I'm wearing out on all the rain. It's been raining just about every day for the last week, it seems. Cold and wet is not my idea of a fun combination, and it's not doing my laryngitis any good either.
It was a perfect day for finishing my tour of the Air and Space Museum. Today I got to see the largest building, the one reserved for the earliest flying machines, up through WWI. This was most definitely the finest part of the museum.
The only word I can think of to describe these early aircraft is exquisite. It is quite evident that early aviation pioneers took their inspiration from birds. The wings of some of these machines are so delicately shaped that you would think that they are in fact part bird.
Some of these machines, however, are comical! It seems that almost every conceivable shape had been tried, almost in a random fashion, to figure out what it would take to fly. There were machines with 2, 3, 4 wings, some with circular wings, some with the enpenage in front, some with 2 wheels, no wheels, 4 wheels, floats, or skids. Some had gas engines, some had steam, and some were part balloon.
I particularly liked one with a fuselage shaped like a boat, but it wasn't designed to be a seaplane. Down the sides of this craft were long rows of copper tubes which seemed to be designed to cool the water for the engine. It was certainly one of the most unusual designs I've ever seen, and this model was perfectly constructed. I just had to take a photo of it:
I'm getting the idea that the French are absolutely in love with aviation. Even their money reflects this. I was delighted to discover that my favorite aviation author is featured on the 50 Franc note (front and back). Antoine de Saint-Exupery (1900-1944) was an early mail pilot, flying the open-cockpit biplanes across North Africa and through the Andes in South America. He wrote some of the finest books about these experiences, but he also wrote one of the world's most popular children's books "The Little Prince", whose color drawing appears on both sides of the bill as well. If you ever get a chance to read any of Saint-Exupery's books, do it! They are wonderfully written, almost poetic.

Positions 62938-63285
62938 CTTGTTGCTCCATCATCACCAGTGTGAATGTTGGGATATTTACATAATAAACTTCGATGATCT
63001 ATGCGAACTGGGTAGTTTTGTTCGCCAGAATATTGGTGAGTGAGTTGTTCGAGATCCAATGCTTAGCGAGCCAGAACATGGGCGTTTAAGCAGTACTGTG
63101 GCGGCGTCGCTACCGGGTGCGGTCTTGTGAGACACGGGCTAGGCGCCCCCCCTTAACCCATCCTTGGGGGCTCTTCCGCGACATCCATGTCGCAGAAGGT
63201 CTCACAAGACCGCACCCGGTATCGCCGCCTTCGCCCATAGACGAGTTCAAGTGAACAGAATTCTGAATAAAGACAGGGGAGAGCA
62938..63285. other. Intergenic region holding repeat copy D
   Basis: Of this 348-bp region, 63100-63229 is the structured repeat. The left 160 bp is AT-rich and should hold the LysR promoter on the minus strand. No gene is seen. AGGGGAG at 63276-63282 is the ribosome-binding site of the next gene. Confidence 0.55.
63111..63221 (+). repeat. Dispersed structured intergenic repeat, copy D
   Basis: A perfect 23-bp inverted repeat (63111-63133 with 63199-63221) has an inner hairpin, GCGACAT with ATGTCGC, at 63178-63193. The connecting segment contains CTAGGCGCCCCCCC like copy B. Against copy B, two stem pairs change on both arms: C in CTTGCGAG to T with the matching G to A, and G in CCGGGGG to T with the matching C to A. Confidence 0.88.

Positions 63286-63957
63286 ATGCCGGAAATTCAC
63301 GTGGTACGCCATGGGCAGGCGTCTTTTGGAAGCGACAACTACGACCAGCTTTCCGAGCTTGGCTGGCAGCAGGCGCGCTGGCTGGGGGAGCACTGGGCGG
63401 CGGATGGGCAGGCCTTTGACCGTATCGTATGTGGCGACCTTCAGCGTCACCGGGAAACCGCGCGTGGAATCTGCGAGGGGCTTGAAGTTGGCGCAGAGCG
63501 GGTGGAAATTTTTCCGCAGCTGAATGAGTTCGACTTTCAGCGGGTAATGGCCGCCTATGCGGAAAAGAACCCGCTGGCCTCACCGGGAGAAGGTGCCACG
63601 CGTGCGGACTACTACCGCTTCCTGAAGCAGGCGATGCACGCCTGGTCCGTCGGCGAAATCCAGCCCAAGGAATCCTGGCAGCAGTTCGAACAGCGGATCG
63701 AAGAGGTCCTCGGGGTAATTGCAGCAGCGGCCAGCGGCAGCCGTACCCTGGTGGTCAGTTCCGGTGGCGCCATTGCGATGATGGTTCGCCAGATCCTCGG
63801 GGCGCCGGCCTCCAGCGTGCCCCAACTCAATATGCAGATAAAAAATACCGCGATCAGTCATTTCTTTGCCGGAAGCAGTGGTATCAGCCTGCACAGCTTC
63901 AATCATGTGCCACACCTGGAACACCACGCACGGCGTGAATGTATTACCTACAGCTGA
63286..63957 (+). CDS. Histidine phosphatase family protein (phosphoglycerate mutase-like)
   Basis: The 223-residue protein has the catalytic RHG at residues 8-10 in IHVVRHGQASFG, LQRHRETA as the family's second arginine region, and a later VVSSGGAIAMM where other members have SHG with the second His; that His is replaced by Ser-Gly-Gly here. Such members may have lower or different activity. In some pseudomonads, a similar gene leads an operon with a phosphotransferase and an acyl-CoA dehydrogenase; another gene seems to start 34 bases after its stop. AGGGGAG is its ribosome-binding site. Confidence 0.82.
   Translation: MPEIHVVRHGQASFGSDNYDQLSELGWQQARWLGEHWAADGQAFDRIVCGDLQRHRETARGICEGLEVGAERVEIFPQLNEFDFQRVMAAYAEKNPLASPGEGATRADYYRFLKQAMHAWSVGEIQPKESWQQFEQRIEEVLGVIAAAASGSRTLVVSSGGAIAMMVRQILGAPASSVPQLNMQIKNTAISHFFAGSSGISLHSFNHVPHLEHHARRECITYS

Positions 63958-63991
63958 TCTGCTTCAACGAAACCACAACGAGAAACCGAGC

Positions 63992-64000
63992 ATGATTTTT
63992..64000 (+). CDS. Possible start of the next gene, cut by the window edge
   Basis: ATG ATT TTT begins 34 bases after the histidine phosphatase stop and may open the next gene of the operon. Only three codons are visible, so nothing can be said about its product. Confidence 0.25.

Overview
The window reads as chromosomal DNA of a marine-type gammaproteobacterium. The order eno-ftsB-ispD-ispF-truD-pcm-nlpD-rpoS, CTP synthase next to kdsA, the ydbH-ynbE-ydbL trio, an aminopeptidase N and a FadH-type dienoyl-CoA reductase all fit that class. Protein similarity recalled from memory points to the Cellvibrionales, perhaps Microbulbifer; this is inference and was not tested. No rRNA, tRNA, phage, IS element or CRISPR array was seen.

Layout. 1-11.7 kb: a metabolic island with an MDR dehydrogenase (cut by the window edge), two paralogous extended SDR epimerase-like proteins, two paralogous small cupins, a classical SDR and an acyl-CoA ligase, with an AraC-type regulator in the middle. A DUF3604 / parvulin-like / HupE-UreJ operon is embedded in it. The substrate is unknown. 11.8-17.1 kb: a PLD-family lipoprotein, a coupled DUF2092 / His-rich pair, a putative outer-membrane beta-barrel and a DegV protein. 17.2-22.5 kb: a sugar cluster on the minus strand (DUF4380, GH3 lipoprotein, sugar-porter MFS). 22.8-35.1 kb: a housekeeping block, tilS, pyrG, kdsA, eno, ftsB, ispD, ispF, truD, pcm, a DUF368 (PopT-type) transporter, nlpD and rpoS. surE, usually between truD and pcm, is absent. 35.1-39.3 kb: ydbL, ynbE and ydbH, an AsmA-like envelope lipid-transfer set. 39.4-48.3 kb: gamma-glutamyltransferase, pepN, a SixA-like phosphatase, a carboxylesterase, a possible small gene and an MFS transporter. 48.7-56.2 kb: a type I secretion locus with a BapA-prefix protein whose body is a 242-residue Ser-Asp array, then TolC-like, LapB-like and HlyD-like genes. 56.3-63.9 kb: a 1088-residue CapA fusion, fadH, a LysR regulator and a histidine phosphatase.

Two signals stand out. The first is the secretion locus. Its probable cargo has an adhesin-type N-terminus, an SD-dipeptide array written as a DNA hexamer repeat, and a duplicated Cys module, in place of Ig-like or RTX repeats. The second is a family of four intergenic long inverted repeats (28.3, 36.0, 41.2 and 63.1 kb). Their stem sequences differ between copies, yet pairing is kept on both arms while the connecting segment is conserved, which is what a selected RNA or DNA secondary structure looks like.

When I think back to these early days of aviation, and the great hardships that these pioneers endured, I feel very fortunate to be benefiting from their efforts. They had to fly without weather reports, without navigation aids, without radio, and their machines were notoriously unreliable. Who was it that said "If we achieve great heights, it is because we stand on the shoulders of giants." These men were the giants of aviation. It is a humbling experience to walk through such a great collection of these earliest of flying machines, and to learn about the people who designed and flew them first.
There was a Wright Flyer replica in the collection, but it wasn't treated as anything special, just another piece hanging from the ceiling.
For the first time since I've been in France, I really wished I knew the language. There were no translations into English, and I could make out some of the display text from my familiarity with Spanish and Latin, but it would have been so much better if I could read in detail about these early heroes and their machines.
I visited my Waco at the display area today. Seeing it there enduring a light rain, it appeared quite lonely. I know it wants to fly, and to feel the tickle of grass under its fat tires. I know it wants to be free of all these people, and get out from behind that metal fence. I sure want to set it free!
People are very nice here. Several people have invited me to visit them on my tour. Francois Michiels has invited me to a very nice airport near St. Tropez in the south of France. Philippe de Segovia has invited me to visit his airport at Lognes, to the southeast of Paris. He is a writer for "Aviation & Pilote" and wants to do a story on the Waco. And Pietro Maffioli has invited me to visit his place in Venegono, in the north of Italy. I am getting very ready to go flying.